As tumour cells are known to possess the ability to recruit immune cells, especially monocytes into their microenvironment where they differentiate into TAM´s, we investigated the effect of supernatants from different tumour cell lines on the migration of monocytes in a transwell chemotaxis assay. As positive control for chemotaxis we used MCP-1, that is also referred to as chemokine (C-C motif) ligand 2 (CCL2) and possesses chemotactic activity for monocytes, macrophages and T-lymphocytes. In our study monocytes were attracted by supernatants of tumour cell lines, suggesting soluble factors derived from tumour cells to mediate migration. Our findings are in line with other investigations on the chemotactic potential of tumour cell supernatants on monocytes. Supernatants of colon, breast cancer or myeloid leukemic cell lines were shown to induce significantly different migratory activity of monocytes in vitro [6,56]. Supernatants of human ovarian carcinoma cells induced in vitro chemotactic activity of monocytes and there seemed to be a correlation between chemotactic activity and tumour-associated macrophage content in ovarian cancer [57]. According to our knowledge, we were first to prove the in vitro chemotactic potential for supernatants of the four tumour cell lines we used. As Wang et al. found chemotactic as well as anti-chemotactic regulation mechanisms of supernatants from human sarcoma and ovarian carcinoma cells [58], the differences of migratory activity in the supernatants could be due to diverse factors released by different tumour cell lines.

VALE and OA both significantly decreased the migration of monocytes towards MCP-1 in doses not toxic for these cells. MCP-1 is one of the most prevalent cytokines in tumour microenvironment and has been suggested to be one of the principle determinants of human tumour macrophage content [59], mediating monocyte/macrophage infiltration and thereby promoting tumour progression [60]. Several reviews about chemokines and their relation with cancer suggest targeting MCP-1 related monocyte recruitment as a potential way to suppress tumour growth, TAM infiltration and early relapse [61-64]. The effect of OA was significantly stronger than effect of VALE, suggesting a possibility of triterpenes, especially OA, to influence cell migration and to reduce the attraction of monocytes via MCP-1. The mechanisms by which VALE and OA were able to influence migration are still not understood. Interestingly, Kuonen et al. observed an activation of NIH/3 T3 fibroblasts with VALE and OA, leading to enhanced migratory activity and improved wound closure in vitro [49], a finding that may, in regard to the results in our experiments, underline the modulatory activity VALE and OA have on different cell types.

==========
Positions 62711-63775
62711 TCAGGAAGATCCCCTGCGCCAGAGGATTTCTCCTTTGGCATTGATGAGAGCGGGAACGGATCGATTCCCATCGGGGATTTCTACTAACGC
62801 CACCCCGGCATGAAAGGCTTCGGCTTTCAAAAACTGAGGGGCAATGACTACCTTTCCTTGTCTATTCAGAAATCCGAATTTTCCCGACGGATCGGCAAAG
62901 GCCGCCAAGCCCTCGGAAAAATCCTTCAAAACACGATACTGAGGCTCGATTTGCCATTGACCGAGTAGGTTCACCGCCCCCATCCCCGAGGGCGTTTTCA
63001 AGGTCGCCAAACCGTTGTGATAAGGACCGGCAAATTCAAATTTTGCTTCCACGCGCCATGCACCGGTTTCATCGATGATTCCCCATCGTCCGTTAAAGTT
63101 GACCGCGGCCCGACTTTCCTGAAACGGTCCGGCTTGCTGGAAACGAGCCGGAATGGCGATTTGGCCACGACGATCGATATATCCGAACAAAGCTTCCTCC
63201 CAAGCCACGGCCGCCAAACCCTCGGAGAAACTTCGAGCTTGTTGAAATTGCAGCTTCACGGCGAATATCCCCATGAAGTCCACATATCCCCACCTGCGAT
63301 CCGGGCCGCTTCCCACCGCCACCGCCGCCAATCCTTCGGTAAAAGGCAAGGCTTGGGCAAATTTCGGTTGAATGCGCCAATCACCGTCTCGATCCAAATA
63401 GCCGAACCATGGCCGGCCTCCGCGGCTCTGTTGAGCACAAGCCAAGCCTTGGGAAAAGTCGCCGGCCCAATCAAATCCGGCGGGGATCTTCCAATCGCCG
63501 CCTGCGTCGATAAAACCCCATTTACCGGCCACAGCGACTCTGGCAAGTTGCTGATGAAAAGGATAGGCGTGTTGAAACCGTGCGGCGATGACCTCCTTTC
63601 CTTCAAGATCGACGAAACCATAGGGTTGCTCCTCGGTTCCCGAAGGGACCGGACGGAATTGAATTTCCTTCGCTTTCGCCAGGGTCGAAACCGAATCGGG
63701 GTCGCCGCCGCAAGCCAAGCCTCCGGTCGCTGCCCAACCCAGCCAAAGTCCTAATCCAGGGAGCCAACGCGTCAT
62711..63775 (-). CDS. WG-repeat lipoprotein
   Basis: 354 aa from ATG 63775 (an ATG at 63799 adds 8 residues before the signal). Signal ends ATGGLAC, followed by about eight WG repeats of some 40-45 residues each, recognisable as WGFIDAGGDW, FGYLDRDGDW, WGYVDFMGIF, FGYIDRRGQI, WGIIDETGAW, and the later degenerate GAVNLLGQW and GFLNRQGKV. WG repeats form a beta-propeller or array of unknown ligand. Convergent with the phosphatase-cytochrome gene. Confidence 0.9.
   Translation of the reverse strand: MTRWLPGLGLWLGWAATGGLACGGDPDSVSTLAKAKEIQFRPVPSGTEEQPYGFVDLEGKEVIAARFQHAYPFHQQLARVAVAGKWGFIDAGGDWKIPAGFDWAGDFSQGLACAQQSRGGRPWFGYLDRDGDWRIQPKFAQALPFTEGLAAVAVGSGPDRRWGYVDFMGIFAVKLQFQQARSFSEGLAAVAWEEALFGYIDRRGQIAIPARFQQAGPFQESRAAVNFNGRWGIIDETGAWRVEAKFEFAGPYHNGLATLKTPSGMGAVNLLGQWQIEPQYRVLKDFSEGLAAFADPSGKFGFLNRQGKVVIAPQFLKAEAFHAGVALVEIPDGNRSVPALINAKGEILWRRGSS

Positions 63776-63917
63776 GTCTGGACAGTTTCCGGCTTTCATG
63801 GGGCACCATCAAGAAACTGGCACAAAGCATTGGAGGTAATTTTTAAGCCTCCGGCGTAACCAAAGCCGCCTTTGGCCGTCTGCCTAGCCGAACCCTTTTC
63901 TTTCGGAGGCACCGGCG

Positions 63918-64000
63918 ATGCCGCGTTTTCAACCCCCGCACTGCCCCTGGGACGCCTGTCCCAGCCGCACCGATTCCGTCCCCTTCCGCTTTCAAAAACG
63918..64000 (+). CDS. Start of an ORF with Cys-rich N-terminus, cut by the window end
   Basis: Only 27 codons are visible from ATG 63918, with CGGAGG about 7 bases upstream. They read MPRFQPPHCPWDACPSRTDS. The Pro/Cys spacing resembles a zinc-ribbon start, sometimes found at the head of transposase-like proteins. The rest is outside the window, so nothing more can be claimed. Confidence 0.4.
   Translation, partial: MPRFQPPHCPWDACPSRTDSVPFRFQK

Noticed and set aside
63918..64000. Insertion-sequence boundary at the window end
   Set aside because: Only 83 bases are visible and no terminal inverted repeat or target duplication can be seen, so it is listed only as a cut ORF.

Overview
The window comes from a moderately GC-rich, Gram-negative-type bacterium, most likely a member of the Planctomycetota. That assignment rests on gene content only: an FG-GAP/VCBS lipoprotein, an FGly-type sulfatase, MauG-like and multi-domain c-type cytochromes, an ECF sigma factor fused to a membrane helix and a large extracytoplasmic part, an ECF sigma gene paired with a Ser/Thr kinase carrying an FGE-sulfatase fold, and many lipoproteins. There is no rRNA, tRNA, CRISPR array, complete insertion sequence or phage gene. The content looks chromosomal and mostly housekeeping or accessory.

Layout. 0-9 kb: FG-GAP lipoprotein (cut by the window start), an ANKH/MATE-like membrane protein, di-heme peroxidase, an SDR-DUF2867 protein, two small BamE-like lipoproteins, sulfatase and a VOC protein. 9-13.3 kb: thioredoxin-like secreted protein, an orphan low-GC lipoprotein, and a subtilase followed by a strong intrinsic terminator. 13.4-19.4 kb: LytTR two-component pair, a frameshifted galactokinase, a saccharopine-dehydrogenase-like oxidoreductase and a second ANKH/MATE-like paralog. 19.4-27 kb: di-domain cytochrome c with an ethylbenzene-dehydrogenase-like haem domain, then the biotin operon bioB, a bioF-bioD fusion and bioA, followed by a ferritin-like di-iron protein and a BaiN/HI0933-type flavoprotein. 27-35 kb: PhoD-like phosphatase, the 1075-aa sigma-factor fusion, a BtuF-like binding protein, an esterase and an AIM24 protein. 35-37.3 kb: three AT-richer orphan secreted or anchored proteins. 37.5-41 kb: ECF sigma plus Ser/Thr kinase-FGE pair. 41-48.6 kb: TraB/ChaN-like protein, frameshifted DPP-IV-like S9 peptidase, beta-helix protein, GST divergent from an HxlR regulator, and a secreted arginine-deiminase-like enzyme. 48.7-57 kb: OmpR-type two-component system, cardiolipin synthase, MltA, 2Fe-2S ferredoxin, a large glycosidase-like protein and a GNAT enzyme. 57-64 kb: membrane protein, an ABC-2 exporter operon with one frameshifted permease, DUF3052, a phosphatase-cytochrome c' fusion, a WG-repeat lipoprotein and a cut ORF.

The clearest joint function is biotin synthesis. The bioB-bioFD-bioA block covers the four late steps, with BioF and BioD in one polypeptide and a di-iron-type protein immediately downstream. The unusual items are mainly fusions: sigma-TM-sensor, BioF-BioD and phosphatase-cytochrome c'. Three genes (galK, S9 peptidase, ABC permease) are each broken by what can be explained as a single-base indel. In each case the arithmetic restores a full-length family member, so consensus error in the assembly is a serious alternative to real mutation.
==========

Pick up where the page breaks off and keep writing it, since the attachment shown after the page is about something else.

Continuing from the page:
VALE and OA did not have an impact on monocyte migration induced by tumour cell supernatants, giving the assumption that other factors besides MCP-1 influence the attraction of these cells and that the impact of VALE and OA on monocyte migration is somehow correlated with MCP-1 effects. It is already known that soluble factors besides MCP-1 are able to influence monocyte migration. For example, Clahsen et al. showed induction of mouse monocyte migration via IL-6 [65].

Further research on possible mechanisms of VALE- and OA-induced modulation of cell migration could lead to a better understanding of the therapeutic options regarding these triterpenes.

Conclusion

Our results demonstrated that co-culture with two tumour cell lines might result in a dual macrophage phenotype with M1 as well as M2 patterns, a finding that is important for a better understanding of tumour microenvironment functions. The observed chemotactic potential of tumour cell conditioned media in our study could serve as a model for further research on modulating tumour cell induced monocyte migration. The triterpene containing compound VALE was shown to modulate monocyte chemotactic transmigration and have some immunomodulatory effects on tumour cell co-cultured macrophages in vitro, indicating promising possibilities of triterpenes from Viscum album L. to contribute in a multimodal concept of anti-cancer therapy in future.

Declarations

Acknowledgements

We thank the Foundation of Karl and Veronica Carstens (Karl und Veronica Carstens-Stiftung, Germany) that provided financial support for laboratory material.

Authors’ Affiliations

(1)
Witten/Herdecke University, 58448 Witten, Germany
(2)
Society for Cancer Research, Hiscia Institute, 4144 Arlesheim, Switzerland
(3)
Institute of Integrative Medicine, Witten/Herdecke University, 58448 Witten, Germany

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© Estko et al.; licensee BioMed Central. 2015

This article is published under license to BioMed Central Ltd. This is an Open Access article distributed under the terms of the Creative Commons Attribution License (http://creativecommons.org/licenses/by/4.0), which permits unrestricted use, distribution, and reproduction in any medium, provided the original work is properly credited. The Creative Commons Public Domain Dedication waiver (http://creativecommons.org/publicdomain/zero/1.0/) applies to the data made available in this article, unless otherwise stated.